- Godzilla vs. Mothra is completely in love with its Mothra and Battra history, so much so that it throws into question what exactly Godzilla's purpose to the story is. Unlike Godzilla vs. King Ghidorah, where we got a valid explanation for why the characters needed to go back in time and prevent Godzilla from ever existing, there's next to nothing in this movie to justify why Mothra and Battra need to confront Godzilla, other than to prevent him from wrecking Japan yet again. The script is missing a clear reasoning for why Godzilla has to be present, and because of this, hardly anything about the plot would change if Godzilla was removed altogether.
The script also includes a lousy family divorce sub-plot between Takuya Fujito and Masako Tezuka, and it's handled without the least bit of care. Almost everything regarding this sub-plot is done through side comments that the characters make while they're either running from the approaching monsters or standing by and watching them fight. I commend the effort towards making something worthwhile out of the human plot of a monster movie, but it just doesn't turn out well.
So despite a highly problematic script, Godzilla vs. Mothra excels with its monster action and benefits from a cool-looking new monster in Battra. A lot of the story elements, like the hatching of a Mothra larva and a greedy corporation trying to use the egg for their own reasons, are borrowed from 1964's Mothra vs. Godzilla, but there's enough new material here to make for a fresh update of Mothra and for a perfectly watchable installment to the Heisei series. The film turned out to be a huge hit when it was first released, and this helped keep Toho inspired towards bringing back more of the classic kaiju. After a bumpy start, the Heisei series finally had some sense of direction.
Godzilla vs. King Ghidorah is directed and written by Kazuki Omori and stars Kosuke Toyohara, Anna Nakagawa, Megumi Odaka, Katsuhiko Sasaki, Akiji Kobayashi, Yoshio Tsuchiya, and Robert Scott Field.
At long last, Toho delivered the Godzilla film that just had to be made, the one where it's Godzilla and his arch rival King Ghidorah going mano a mano. No Monster Zero gimmicks or tag team wrestling bouts, just Godzilla and Ghidorah squaring off, with no other monster in the vicinity. Following the financial disappointment that was Godzilla vs. Biollante, Toho decided to start bringing back classic monsters from the Showa series, thinking a few familiar faces would help the Heisei series fair better at the box office. What better familiar face to bring back right away than, still to this day, the coolest monster that Godzilla has ever gone up against? I was especially excited to re-watch and do a review of this particular Godzilla film, because, for years, I've considered it to be my personal favorite among all of the Godzilla films. After watching the film again for the first time in several years.....um, well....I may be having second thoughts about that personal favorite Godzilla film thing.....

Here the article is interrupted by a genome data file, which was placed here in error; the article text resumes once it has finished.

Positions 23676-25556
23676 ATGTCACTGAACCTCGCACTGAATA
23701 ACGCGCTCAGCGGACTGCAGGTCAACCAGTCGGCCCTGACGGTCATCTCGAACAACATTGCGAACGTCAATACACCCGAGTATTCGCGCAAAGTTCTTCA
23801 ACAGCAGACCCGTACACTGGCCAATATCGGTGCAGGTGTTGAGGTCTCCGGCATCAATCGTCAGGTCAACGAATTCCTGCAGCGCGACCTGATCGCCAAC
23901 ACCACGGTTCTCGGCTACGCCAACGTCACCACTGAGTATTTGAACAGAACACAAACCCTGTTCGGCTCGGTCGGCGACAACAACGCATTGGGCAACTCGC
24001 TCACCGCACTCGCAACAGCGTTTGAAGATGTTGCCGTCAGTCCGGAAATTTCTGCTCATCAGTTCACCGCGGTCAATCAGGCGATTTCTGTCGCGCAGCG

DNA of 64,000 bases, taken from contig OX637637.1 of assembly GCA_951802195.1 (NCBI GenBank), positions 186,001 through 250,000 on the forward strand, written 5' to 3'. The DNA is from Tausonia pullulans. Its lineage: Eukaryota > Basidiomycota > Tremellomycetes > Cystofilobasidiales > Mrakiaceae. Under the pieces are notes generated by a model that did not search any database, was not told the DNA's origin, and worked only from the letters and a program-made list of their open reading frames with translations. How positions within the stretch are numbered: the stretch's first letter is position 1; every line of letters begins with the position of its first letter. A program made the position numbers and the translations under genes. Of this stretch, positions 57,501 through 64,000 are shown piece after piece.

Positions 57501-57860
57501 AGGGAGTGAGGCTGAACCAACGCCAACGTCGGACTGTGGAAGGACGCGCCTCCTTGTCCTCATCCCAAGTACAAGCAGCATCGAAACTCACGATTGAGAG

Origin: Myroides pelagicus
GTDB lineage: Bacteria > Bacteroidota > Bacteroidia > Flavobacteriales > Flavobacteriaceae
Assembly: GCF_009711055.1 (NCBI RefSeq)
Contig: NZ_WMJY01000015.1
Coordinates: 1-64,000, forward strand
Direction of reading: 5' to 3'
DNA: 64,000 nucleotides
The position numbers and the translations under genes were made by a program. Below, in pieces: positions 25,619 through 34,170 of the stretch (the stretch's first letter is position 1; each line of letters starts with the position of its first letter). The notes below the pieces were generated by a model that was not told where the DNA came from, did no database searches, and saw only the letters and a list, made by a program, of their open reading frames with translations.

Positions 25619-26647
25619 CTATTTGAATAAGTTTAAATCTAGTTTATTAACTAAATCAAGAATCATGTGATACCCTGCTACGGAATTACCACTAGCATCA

Godzilla vs. King Ghidorah is a Godzilla film of pure extremes; when it's good, it's really good, and when it's bad, it's horrendously bad. But despite its horrendously bad parts, I still consider the film to be one of the best in the entire franchise. The good parts are some of the best moments to ever be seen in a Godzilla film, and when we're talking about bad parts, we're talking about plot and writing. I would throw dubbing into the mix as well, but I swore off talking about bad dubbing a while back, so I promise I won't bring it up in any considerable length here. I just can't help myself with mentioning this, however: the dubbing for Godzilla vs. King Ghidorah is cringe-worthy to the upteenth degree, some of the most cringe-worthy dubbing that I have ever heard for not just any Godzilla film, but for any film period.